In­fra­struc­ture deal crum­bles

The one thing most every­one ex­pected from the White House this year — a big new in­fra­struc­ture deal — now looks dead in the wa­ter. How bad a set­back is it?

The Reporter (Lansdale, PA) - - FRONT PAGE -

The one thing every­one ex­pected from the White House this year now looks dead in the wa­ter.

“In­fra­struc­ture Week” wrapped up with Pres­i­dent Don­ald Trump pulling the plug on his own Ad­vi­sory Coun­cil on In­fra­struc­ture. It wasn’t even fully staffed.

Con­struc­tion stocks, ex­pected to shoot up as Congress ap­proved ma­jor out­lays, are tank­ing.

Pan­els of ad­vi­sors are un­likely sav­iors in mo­ments this un­cer­tain, but when it comes to in­fra­struc­ture — a bi­par­ti­san is­sue with strong pub­lic sup­port — there’s good rea­son to con­sider form­ing a pri­vate-sec­tor coun­cil ca­pa­ble of chart­ing a path for­ward.

The harsh truth is that Trump him­self is re­spon­si­ble for fail­ing to move for­ward as ex­pected on an is­sue as im­por­tant and straight­for­ward as in­fra­struc­ture. Thanks to his re­sponse to the re­cent events in Char­lottesville, Va., Trump drove away so many busi­ness lead­ers af­fil­i­ated with his ad­min­is­tra­tion that, in ad­di­tion to los­ing the sup­port of his nascent in­fra­struc­ture coun­cil, he also faced so many de­fec­tions from the Amer­i­can Man­u­fac­tur­ing Coun­cil and the Strate­gic and Pol­icy Fo­rum that those groups had to be shut­tered as well.

For a pres­i­dent voted in on the ap­par­ent strength of his abil­ity to bro­ker work­able deals with es­tab­lished play­ers in busi­ness and in­dus­try, these are not just set­backs. They are in­di­ca­tors that Trump can’t de­liver on what was, by any mea­sure, one of his pres­i­dency’s core value propo­si­tions.

The no­tion of de­pend­ing on the fed­eral gov­ern­ment to solve all of our trans­porta­tion issues was al­ways folly, though.

Gov­ern­ment man­age­ment of in­fra­struc­ture has failed just as spec­tac­u­larly — if not more so — than in other ar­eas.

The re­sult had led to un­met needs, added costs (not only from in­ef­fi­ciency, but also from poli­cies like the fed­eral Davis-Ba­con Act and state and lo­cal pre­vail­ing wage man­dates that re­quire above-mar­ket union wages to be paid on pub­lic works projects, sig­nif­i­cantly hik­ing their costs), in­fra­struc­ture de­te­ri­o­ra­tion, main­te­nance back­logs, and fan­ci­ful, eco­nom­i­cally un­jus­ti­fied projects un­der­taken pri­mar­ily for po­lit­i­cal rea­sons. Think tran­sit projects with overop­ti­mistic rid­er­ship pro­jec­tions and low­ball cost es­ti­mates.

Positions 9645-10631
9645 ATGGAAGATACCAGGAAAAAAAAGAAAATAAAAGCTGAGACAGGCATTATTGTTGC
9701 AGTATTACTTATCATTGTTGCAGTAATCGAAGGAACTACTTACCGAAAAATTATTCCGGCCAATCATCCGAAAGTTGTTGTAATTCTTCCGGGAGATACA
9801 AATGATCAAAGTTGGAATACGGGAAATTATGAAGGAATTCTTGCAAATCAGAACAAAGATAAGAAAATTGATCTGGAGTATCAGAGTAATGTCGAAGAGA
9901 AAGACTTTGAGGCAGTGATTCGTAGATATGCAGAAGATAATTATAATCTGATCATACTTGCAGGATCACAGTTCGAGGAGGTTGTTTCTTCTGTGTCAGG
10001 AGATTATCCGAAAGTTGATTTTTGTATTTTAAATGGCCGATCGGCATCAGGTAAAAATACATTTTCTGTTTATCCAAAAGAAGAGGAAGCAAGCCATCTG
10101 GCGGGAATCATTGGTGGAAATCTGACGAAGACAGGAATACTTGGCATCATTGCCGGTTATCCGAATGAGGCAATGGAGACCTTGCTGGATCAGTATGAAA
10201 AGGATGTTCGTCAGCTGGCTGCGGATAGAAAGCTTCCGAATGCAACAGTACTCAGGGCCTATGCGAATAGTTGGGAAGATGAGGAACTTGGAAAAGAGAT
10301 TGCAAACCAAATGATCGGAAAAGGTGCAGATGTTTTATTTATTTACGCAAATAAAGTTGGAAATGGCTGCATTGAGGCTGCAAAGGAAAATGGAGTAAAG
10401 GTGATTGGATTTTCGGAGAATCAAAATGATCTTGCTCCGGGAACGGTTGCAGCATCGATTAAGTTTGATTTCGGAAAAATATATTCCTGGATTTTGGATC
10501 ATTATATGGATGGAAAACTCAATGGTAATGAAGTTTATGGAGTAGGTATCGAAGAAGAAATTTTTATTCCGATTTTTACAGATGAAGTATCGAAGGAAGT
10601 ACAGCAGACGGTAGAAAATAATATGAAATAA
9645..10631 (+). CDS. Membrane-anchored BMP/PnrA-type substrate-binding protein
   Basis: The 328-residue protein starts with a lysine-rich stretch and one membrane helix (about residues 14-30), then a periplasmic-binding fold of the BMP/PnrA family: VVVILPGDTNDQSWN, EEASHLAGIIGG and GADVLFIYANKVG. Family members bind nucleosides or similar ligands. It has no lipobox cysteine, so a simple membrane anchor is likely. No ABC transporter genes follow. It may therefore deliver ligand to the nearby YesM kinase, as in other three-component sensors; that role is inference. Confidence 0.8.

More­over, the fed­eral gov­ern­ment’s ubiq­ui­tous in­volve­ment in state and lo­cal in­fra­struc­ture projects makes little sense — un­less it is to bring some pork back to rep­re­sen­ta­tives’ home dis­tricts.

So, while it is all well and good to pon­der the na­tion’s in­fra­struc­ture needs, and to con­sult ex­perts in the field for ad­vice and ideas, we should be look­ing more to get gov­ern­ment out of pro­vid­ing in­fra­struc­ture, in fa­vor of pri­va­ti­za­tion — or, at the very least, pub­lic-pri­vate part­ner­ships — where projects are funded by pri­vate cap­i­tal and through user fees, where ap­pro­pri­ate.

To his credit, the PPP ap­proach was a ma­jor com­po­nent of Trump’s in­fra­struc­ture plans.

But too much of the rest of it amounted to a blank check for un­known projects with un­de­fined fund­ing sources.

It may be tempt­ing to look to a cen­tral author­ity to solve prob­lems as large and com­plex as our in­fra­struc­ture needs, but we would be bet­ter served to re­turn those funds to tax­pay­ers and al­low in­fra­struc­ture de­ci­sions to be based on sup­ply and de­mand — not po­lit­i­cal pull.

We should be look­ing more to get gov­ern­ment out of pro­vid­ing in­fra­struc­ture, in fa­vor of pri­va­ti­za­tion — or, at the very least, pub­lic-pri­vate part­ner­ships.

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